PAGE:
When I conducted user research for a travel planning app, I realized quite a few users often use Instagram to search for photos of places they want to visit to see what it’s like. Not only for travel, but also when they visit places in their local area, because Instagram has become a photo data bank, due to its massive amount of photo uploaders. It is a great benefit to have tons of photos to look at, but users soon face a dilemma. Many hashtags have over a million posts, but there is no way to filter searched posts yet. Users have to scroll through a million posts to find what they want to see. Instagram technically is not a photo searching app, but it has become like a photo data bank, and lots of users use it to search for photos to get information. It will improve users’ satisfaction with experience using the app, if it adds Tag Filter feature.
User Research - Define Problem & Propose Solution - User Persona & User Scenario - User Flow - Wireframe - User Testing - Interface Design
1. User Research
To investigate, whether users need a tag filter feature or not,
I carried out a survey, to see answers in percentages, to Instagram users, ages 25 - 34, because the age group of 25 - 34 has the largest share in the distribution of Instagram users, according to Statista. As a result of the survey, I was able to collect data and statistics on users’ thought processes and opinions.
How often do you search photos on Instagram?
Participants' experience on Instagram search.
Goals for searching photos are:
The tag filter feature should be added in
2. Define Problem & Propose Solution
There is no problem, when there are few searched posts, but when there are millions of searched posts, inconveniently users have to look through them one by one to find what they need.
Add tag filter feature to Instagram, so users can search multiple hashtags in one search, conveniently to sort out searched posts.
3-1. User Persona
To walk in user’s shoes,
I made a user persona, based on the result of user research.
3-2. User Scenario
Tim is a film photographer, whose specialty is in landscape photography. He wants to see other photographers’ photos in his field to see what and how others are photographing.
Tim opens Instagram and searches ‘#fimphotography’ and ‘#landscape.’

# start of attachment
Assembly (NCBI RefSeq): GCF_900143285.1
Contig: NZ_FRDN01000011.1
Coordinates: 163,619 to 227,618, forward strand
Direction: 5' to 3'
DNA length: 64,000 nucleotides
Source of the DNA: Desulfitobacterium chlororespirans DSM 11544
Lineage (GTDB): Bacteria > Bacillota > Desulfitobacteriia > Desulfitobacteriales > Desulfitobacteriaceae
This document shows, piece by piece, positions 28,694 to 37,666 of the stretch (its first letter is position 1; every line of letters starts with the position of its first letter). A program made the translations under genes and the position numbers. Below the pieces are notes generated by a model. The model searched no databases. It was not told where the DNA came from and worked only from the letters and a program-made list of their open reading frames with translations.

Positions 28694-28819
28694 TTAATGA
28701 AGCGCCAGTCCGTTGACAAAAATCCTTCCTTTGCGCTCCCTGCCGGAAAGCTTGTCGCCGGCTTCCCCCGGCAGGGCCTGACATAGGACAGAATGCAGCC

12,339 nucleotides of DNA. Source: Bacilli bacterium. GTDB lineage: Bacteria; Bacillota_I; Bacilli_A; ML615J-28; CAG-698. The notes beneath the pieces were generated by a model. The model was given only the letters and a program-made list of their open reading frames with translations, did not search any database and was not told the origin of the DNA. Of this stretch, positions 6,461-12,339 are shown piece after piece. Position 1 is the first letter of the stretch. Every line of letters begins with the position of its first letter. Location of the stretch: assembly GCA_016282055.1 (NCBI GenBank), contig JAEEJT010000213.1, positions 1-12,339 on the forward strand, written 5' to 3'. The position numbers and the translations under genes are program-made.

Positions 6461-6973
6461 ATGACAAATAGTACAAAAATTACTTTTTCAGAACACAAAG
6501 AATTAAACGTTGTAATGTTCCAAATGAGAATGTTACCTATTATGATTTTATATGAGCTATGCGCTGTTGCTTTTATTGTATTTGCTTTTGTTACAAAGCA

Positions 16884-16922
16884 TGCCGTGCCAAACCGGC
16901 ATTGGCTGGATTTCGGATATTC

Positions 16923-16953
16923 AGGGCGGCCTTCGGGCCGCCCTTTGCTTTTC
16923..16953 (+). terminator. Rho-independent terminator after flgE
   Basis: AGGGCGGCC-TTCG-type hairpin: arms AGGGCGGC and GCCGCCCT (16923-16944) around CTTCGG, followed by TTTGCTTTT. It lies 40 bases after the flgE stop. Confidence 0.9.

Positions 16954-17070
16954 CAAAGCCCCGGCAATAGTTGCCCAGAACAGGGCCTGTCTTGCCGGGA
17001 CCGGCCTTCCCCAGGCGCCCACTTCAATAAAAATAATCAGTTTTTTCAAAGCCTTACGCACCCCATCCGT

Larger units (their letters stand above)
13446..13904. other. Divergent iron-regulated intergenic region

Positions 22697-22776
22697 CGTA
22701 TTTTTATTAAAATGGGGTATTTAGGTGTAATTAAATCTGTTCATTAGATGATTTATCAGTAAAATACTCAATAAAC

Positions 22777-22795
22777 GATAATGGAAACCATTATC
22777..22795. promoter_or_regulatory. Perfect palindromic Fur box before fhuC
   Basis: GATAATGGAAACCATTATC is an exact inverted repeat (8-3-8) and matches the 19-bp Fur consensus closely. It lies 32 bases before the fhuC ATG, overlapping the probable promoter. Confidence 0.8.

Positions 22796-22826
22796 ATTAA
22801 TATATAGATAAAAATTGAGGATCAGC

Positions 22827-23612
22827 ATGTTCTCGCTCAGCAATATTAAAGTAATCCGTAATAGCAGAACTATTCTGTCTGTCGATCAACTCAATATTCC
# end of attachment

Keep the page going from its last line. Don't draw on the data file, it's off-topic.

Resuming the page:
Tim wants to see landscape photos in film photography. When Tim searches ‘#fimphotography’ on Instagram, 23.4M posts show up, mostly portraits, and some still-lives and landscapes. Then, he searches ‘#landscape,’ and 144M posts show up, mostly in digital photography. Tim goes back to ‘#fimphotography’ posts, because it would be faster to scroll through 23.4M posts than 144M posts. He wishes he can search #landscape’ within his search result.
A few weeks later, there is an update on the Instagram app.
Tim updates the Instagram app and finds out that Instagram added a tag filter feature on the app.
Tim can search ‘#landscape,’ within the 23.4M posts of ‘#fimphotography’ on Instagram to see only landscape photos in film photography. He does not have to scroll through 23.4M posts anymore, skipping portraits and still-lives, just to see landscapes.
4. User Flow
To establish a pathway of the app,
I set a user flow. Step by step, how the users would progress to filter search posts.
To visualize the user flow,
I constructed wireframe, placing texts, buttons, image boxes, and other elements on the screen-ratio artboard. In this process, I could get a better sense of how each screen would look, and be able to use wireframe for user testing.
7. User Testing
To get feedback for the wireframe,
I conducted user testing with six of the user research participants. I guide them to search #filmphotography, then #landscape, using the tag filter. I asked for feedback and put them together. The feedback was mostly positive. All participants said it is very clear how it works, but two participants mentioned that it would be nice to have an option to save the filtered search for the future.
8. Interface Design
To infuse life to the wireframe,
I designed interface, on the basis of the existing Instagram app’s interface.
Struggle with placement of the tag filter button
Because Instagram’s search result page is already packed with elements and posts, I had to go through many triers and errors. It was tricky to minimize the change to the existing page and adding a visible tag filter button to the packed search result page at the same time.
A solution to placement of the tag filter button
Not every tag needs a filter feature. Some tags have so few posts that they don't need a filter. For that reason, I decided to go with the fourth option among four of my placement options. In addition, a notification is added to pops up when the number of searched posts exceed 1000, to attract users’ attention to the tag filter button and invite users to use it at the same time.
Design of tag filter feature
To make the new tag filter pages look consistent with existing app pages, I studied Instagram’s icon style, margins and paddings in between elements, sizes of texts, use of colors, sizes and colors of buttons, types of notifications, and many other design styles of Instagram, and apply them to tag filter pages.